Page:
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Baker v Quantum Clothing Limited in the Supreme Court

4 members of Crown Office Chambers will appear in the Supreme Court on 22nd – 24th November 2010 – Christopher Purchas QC & Catherine Foster represent one of the Appellants, Meridian Limited. Michael Kent QC & A John Williams represent the Interveners, Guy Warwick Limited.

The case (commonly referred to as the Nottinghamshire & Derbyshire Textile Litigation) concerns liability at common law & under statute (s29 Factories Act 1961-safe place of work) for noise induced hearing loss arising from long-term exposure to low levels of noise i.e. noise levels between 85-90 dB(A) Lep,d. At trial, HH Judge Inglis concluded that only 1 of the test Claimants (Mrs Baker) had proved NIHL but he dismissed her claim on the grounds that her employer was not in breach of s29 of the 1961 Act or in breach of its common law duty.

On appeal (neutral citation [2009] EWCA Civ 499), the Court of Appeal allowed Mrs. Baker’s appeal. The Court of Appeal ruled that s29 of the 1961 Act imposed an absolute duty which was subject only to the defence of reasonable practicability; that the issue of safety of the workplace was to be judged objectively without reference to reasonable foresight of injury (if necessary using the benefit of hindsight) & without regard to prevailing standards as set out in the 1972 Code of Practice published by the Department of Employment. On the issue of “reasonable practicability”, the Court of Appeal ruled that average sized employers were in breach of s29 in respect of exposure to noise levels of 85 dB(A) or more from January 1978 – this being the date by which they should have taken action following publication of BS 5330 in July 1976. The Court of Appeal also substituted different “dates of knowledge” for common law liability to those arrived at by the Judge.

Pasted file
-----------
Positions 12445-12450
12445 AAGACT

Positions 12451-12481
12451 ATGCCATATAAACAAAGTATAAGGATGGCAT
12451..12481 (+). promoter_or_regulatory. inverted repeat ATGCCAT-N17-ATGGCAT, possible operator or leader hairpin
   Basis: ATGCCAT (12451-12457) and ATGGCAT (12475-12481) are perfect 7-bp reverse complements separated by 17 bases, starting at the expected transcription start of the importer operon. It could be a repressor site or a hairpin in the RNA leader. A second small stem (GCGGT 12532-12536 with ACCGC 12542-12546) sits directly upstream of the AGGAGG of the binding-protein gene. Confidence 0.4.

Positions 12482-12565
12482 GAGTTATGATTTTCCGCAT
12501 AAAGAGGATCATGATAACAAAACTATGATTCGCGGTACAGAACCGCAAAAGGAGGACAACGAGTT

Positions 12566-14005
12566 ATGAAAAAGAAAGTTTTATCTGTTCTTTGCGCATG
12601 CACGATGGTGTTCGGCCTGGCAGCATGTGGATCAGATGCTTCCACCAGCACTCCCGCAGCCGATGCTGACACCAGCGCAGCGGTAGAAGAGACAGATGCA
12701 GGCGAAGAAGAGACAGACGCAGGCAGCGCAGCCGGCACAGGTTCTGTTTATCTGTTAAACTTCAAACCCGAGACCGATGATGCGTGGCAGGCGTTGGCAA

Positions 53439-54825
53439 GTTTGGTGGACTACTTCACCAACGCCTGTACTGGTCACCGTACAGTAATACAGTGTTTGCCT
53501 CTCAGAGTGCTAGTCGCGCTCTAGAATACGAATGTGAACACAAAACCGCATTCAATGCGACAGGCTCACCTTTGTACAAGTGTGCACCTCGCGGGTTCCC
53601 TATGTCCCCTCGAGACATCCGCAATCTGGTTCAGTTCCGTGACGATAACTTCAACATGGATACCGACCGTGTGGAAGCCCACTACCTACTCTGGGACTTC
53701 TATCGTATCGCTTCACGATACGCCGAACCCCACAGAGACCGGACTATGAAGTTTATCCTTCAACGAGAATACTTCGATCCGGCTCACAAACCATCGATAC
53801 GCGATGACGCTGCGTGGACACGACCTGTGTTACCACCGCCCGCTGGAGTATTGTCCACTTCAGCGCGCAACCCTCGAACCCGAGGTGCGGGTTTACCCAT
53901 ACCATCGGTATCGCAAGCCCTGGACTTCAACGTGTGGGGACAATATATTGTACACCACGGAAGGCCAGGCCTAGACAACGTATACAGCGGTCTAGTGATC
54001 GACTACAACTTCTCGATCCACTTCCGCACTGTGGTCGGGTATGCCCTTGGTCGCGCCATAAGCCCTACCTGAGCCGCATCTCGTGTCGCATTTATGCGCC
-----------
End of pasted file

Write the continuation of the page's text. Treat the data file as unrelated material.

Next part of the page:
The appeal to the Supreme Court raises questions of law of general importance regarding liability for NIHL prior to the introduction of the Noise at Work Regulations 1989. Meridian Limited (who intervened in the Court of Appeal) challenges the Court of Appeal’s rulings on s29 Factories Act 1961 and its date of knowledge. Guy Warwick Limited (which was a Defendant at trial but was not a party in the Court of Appeal) has been given permission to intervene in the Supreme Court appeal to address arguments specific to the small employer.

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